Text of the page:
The committee for selecting the 2012 winners of the Sveriges Riksbank Prize in Economic Sciences in Memory of Alfred Nobel (remember, it is not an original Nobel Prize) seems to have done a better job than the Peace Prize Committee. Alvin Roth and Lloyd Shapely have been awarded the prize “for the theory of stable allocations and the practice of market design”, and they are worthy winners.

There is plenty of commentary about their contribution in the media and blogosphere, so I’ll draw attention to just one element of Shapely’s work - the 1962 development of the Gale-Shapely algorithm with David Gale, and its application to marriage markets. The Information for the Public provided by the Royal Swedish Academy of Sciences gives a good summary of this work:

How should ten women and ten men be matched, while respecting their individual preferences? The main challenge involved designing a simple mechanism that would lead to a stable matching, where no couples would break up and form new matches which would make them better off. The solution – the Gale-Shapley “deferred acceptance” algorithm – was a set of simple rules that always led straight to a stable matching.

The Gale-Shapley algorithm can be set up in two alternative ways: either men propose to women, or women propose to men. In the latter case, the process begins with each woman proposing to the man she likes the best. Each man then looks at the different proposals he has received (if any), retains what he regards as the most attractive proposal (but defers from accepting it) and rejects the others. The women who were rejected in the first round then propose to their second-best choices, while the men again keep their best offer and reject the rest. This continues until no women want to make any further proposals. As each of the men then accepts the proposal he holds, the process comes to an end. Gale and Shapley proved mathematically that this algorithm always leads to a stable matching.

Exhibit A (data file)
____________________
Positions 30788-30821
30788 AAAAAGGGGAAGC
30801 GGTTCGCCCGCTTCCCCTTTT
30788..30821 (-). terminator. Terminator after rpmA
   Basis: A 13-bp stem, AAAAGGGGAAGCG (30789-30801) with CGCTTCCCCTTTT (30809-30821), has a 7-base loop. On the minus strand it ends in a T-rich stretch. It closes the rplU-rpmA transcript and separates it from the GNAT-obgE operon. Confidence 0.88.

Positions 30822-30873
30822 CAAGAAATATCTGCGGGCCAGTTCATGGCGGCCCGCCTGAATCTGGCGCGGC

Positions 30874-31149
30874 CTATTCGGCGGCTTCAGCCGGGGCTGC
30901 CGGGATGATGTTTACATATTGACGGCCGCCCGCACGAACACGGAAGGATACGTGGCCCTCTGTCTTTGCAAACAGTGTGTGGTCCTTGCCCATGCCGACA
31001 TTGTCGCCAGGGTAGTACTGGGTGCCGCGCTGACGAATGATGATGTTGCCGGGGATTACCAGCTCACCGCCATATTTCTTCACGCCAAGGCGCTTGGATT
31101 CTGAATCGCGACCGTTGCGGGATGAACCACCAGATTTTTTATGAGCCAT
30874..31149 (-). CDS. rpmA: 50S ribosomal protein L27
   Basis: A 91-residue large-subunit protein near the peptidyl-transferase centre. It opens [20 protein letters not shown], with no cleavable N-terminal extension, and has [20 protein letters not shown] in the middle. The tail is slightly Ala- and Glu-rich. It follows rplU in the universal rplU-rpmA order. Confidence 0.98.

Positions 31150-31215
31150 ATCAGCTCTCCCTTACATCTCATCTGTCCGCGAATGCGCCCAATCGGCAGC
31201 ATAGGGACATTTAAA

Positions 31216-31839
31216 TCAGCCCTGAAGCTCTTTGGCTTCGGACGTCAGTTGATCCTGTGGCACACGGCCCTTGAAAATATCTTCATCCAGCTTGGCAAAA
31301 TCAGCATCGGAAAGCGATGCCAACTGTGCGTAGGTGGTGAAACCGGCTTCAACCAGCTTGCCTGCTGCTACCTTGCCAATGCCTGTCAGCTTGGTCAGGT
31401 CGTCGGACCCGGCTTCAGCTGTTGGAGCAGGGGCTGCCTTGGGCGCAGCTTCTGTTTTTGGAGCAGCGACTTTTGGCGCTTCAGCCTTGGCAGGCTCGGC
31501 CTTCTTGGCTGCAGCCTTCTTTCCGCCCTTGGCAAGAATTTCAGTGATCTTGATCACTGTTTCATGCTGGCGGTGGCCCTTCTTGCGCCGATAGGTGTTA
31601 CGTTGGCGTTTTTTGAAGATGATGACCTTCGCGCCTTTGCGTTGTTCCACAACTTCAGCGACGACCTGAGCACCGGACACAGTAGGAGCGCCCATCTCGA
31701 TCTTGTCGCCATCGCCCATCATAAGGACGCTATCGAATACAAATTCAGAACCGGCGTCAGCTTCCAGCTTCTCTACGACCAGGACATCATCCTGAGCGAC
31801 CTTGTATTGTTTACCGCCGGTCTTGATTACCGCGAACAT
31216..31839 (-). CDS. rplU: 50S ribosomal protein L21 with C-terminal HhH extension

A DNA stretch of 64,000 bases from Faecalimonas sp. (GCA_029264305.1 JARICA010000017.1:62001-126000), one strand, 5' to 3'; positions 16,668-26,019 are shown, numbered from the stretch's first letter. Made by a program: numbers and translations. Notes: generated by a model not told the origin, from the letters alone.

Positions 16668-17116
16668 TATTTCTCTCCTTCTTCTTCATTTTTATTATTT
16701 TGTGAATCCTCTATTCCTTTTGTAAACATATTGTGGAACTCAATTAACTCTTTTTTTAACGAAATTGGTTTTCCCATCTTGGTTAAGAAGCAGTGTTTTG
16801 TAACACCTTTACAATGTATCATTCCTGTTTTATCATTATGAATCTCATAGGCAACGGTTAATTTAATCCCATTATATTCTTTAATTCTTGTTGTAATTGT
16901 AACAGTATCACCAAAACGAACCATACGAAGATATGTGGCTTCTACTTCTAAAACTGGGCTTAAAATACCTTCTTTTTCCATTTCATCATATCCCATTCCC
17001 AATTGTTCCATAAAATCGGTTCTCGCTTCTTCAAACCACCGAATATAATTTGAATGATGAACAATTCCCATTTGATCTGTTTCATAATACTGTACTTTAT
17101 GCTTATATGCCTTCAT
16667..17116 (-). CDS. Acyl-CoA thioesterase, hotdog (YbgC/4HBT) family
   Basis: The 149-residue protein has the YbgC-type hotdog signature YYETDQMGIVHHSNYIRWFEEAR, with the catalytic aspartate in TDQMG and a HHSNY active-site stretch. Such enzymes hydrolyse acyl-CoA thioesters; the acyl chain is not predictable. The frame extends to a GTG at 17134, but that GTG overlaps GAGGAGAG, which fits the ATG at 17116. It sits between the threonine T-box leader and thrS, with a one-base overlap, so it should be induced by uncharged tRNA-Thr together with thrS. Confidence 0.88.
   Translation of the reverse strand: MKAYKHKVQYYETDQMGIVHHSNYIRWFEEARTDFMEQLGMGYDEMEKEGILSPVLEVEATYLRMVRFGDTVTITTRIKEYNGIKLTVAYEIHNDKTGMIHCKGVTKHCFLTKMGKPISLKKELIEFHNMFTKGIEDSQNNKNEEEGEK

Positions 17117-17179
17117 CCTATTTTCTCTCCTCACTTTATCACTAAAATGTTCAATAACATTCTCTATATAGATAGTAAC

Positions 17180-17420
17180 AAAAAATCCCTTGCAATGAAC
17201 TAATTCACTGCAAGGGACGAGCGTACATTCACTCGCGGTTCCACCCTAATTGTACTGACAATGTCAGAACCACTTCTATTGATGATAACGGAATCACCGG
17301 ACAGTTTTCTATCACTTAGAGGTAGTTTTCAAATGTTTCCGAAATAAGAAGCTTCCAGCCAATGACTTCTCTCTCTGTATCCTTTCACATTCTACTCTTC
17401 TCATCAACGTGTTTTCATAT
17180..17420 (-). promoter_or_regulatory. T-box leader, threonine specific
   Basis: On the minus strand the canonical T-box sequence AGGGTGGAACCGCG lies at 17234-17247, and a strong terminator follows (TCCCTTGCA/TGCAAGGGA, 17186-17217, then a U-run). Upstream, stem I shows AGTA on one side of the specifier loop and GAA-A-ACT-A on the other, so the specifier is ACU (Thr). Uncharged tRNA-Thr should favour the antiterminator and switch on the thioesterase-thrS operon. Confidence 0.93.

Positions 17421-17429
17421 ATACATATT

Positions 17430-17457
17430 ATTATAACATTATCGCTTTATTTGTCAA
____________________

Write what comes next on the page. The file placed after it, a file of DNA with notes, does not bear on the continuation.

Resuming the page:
If we suppose that the men are making the offers, and the women considering them, the woman should reject all the offers except for her favourite, and keep stringing them along for the possibility that someone even better will come along. However, Gale and Shapely also pointed out a more important consideration in achieving the optimal result:

The specific setup of the algorithm turned out to have important distributional consequences; it matters a great deal whether the right to propose is given to the women – as in our example – or to the men. If the women propose, the outcome is better for them than if the men propose, because some women wind up with men they like better, and no woman is worse off than if the men had been given the right to propose. Indeed, the resulting matching is better for the women than any other stable matching. Conversely, the reverse algorithm – where the men propose – leads to the worst outcome from the women’s perspective.

It’s not an entirely intuitive result, but you are better off if you are the one making the offers. No prizes for shrinking violets! However, if the relative rankings of the men and women are consistent between different men and women, which party is making the offers becomes less important.

This is, of course, a simplified model and can fall apart under all sorts of conditions (such as offers flying in both directions, search costs, time constraints and the entry of new potential partners), which provided Alvin Roth with plenty of scope to further develop the work.

I should also note that despite the prize being for economics, Shapely prefers the label of mathematician to economist.